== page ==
Tuesday, July 30, 2013

Driving through a busy intersection is a test of skill and patience

Getting through a busy intersection is a trial of skill and patience 
Dr Abe V Rotor

Series of shots taken at an intersection along España. Manila 
Tricycle - prince of the road; advertisement-clad rear of buses - hideout and watch hole of hold uppers. It is most likely that hold up cases happen in heavily tinted buses with ad-covered rear glass.
Caged pedestrians and motorists - the feeling of being prisoners on the street where high rise building construction is going on. It's a trap, a choke point, a danger zone. España fronting the famed UST Arch of the Centuries.  


Monday, July 29, 2013

Morning at the UST Botanical Garden - An On-the-Spot Painting

Painting and poem by Abe V Rotor
 
                      It is misty, it is foggy, here at the garden,
     or it must be smog in the city air;
and the early rays pierce through like spears,
     yet this is the best place for a lair.

But the artist must be provoked, challenged;
     for peace can't make a masterpiece;
only a troubled soul do rise where others fall,
     where ease and good life often miss.

This lair is where the action is, the battlefield,
     where pure and polluted air meet,
where a garden in a concrete jungle reigns,
     where nature's trail ends in a street.

Art, where is art, when the message is unclear,
     colors, colors, what color is blind faith?
what color is rage, what color is change?
     colors be humble - black is your fate. ~
A spray of red and orange in the tree top,
     either it is autumn's onset,
or the season had just passed us in slumber,
     yet too early to hibernate 
 
Catch the sun, borrow its colors and shine
     that you may be filled with grace divine;
for your life is short and your flowers ephemeral,
     that makes you a mythical vine.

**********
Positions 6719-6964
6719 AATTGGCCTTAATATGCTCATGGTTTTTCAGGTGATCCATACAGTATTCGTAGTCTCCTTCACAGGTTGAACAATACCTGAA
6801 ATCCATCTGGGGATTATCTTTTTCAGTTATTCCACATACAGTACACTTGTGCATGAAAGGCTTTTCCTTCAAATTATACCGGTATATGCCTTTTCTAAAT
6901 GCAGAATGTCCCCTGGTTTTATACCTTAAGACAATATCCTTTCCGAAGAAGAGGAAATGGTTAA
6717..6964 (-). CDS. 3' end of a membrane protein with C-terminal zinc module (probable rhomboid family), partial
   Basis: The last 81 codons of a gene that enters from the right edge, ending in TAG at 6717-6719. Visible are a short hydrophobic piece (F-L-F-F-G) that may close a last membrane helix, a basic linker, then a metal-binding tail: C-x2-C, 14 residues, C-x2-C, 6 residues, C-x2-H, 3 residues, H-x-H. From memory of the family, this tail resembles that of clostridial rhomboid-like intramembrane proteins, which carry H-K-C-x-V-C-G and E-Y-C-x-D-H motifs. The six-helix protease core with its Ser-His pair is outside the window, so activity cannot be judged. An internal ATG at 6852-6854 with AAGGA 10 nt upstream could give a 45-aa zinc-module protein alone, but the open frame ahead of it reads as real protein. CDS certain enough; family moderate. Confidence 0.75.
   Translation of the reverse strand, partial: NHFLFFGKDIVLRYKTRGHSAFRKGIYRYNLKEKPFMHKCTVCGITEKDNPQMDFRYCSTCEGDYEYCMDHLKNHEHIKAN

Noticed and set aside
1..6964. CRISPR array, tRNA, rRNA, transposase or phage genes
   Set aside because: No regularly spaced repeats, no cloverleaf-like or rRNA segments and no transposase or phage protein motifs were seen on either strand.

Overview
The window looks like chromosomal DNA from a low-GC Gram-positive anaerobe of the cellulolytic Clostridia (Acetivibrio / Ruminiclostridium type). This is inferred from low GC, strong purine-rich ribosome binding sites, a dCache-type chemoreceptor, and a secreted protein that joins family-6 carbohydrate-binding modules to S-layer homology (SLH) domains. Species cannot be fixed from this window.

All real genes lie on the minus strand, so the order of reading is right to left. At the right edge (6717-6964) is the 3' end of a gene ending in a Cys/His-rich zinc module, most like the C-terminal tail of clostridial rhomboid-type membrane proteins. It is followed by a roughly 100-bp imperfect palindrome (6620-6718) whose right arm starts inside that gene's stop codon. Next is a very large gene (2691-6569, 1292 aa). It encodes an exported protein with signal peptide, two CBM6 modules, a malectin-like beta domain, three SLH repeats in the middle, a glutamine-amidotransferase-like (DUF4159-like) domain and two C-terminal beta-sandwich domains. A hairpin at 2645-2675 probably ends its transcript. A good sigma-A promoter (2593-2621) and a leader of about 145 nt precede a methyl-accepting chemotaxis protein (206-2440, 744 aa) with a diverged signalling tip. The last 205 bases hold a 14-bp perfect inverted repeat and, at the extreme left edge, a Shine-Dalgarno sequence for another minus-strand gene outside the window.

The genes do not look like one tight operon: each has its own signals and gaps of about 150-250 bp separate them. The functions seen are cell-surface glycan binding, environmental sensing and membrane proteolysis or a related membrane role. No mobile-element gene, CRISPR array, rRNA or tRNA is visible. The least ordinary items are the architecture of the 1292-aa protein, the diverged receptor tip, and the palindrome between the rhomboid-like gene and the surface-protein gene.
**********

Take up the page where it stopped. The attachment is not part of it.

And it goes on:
There is no such thing as emptiness, for memories linger;
     the bench is warm, whispers hang in the glen;
spirits roam, the past comes around in them to haunt,
     to scare a bit to remember them, now and then.


Sun and Blue Sky

           Sun and Blue Sky    
 Dr Abe V Rotor 

Unedited photo taken in Virac,Catanduanes, with Sony 

Cybershot camera, 7.2 mega pixels. October 20, 2011

Never aim at the sun, never, said my mentor,
     a rule I never forgot;
Photos I took, the sun at my side or back, 

      became pride of an art.

But art with no rules grew, and took over the helm; 
     take it from artists Picasso
and Van Gogh, their masterpieces with the sun
     burning in deep arctic blue. 

Wonder how the soul suffers when the body
     is hale yet unwilling;
and triumphs in the works of Milton and Monet, 
      their inner sun shining.~

Wednesday, July 24, 2013

Malunggay: Most popular and nutritious vegetable in the tropic. You can make your own mineral water with its seeds, too.

Dr Abe V Rotor 

Malunggay propagated from cutting
Drinking water is rendered safe with malunggay seeds. Why buy bottled mineral water? You can save as much as P100 per day for the whole family. That's P3000 a month or P36,000 a year. You can earn from this simple technology, too. Get in touch with your nearest DOST office for assistance. 

In the province no home is without this small tree at the backyard or in a vacant lot. The leaves, flowers, juvenile pods and young fruits of Moringa oleifera (Family Moringaceae) go well with fish, meat, shrimp, mushroom, and the like. It is one plant that does not need agronomic attention, not even weeding and fertilization, much less chemical spraying. You simply plant an arms length cutting or two, in some corner or along the fence and there it grows into a tree that can give you a ready supply of vegetables yearound. What nutrients do we get from malunggay?




Here is a comparison of the food value of the fresh leaves and young fruits, respectively, in percent. (Marañon and Hermano, Useful Plants of the Philippines)
• Proteins 7.30 7.29
• Carbohydrates 11.04 2.61
• Fats 1.10 0.16
• Crude Fiber 1.75 0.76
• Phosphorus (P2 O 5) 0.24 0.19
• Calcium (CaO) 0.72 0.01
• Iron (Fe2O3) 0.108 0.0005

Owing to these properties and other uses, rural folks regard malunggay a “miracle tree.” Take for example the following uses.
• The root has a taste somewhat like that of horse-radish, and in India it is eaten as a substitute to it.
• Ben oil extracted from the seed is used for salad and culinary purposes, and also as illuminant.
• Mature seeds have antibacterial and flocculants properties that render drinking water safe and clear.

From these data, it is no wonder malunggay is highly recommended by doctors and nutritionists for both children and adults, particularly to nursing mothers and the convalescents.~

Tuesday, July 16, 2013

Mural Paintings of the Grand Palace of Thailand

Photos and Verse by Dr Abe V Rotor

Also visit my other Blogs: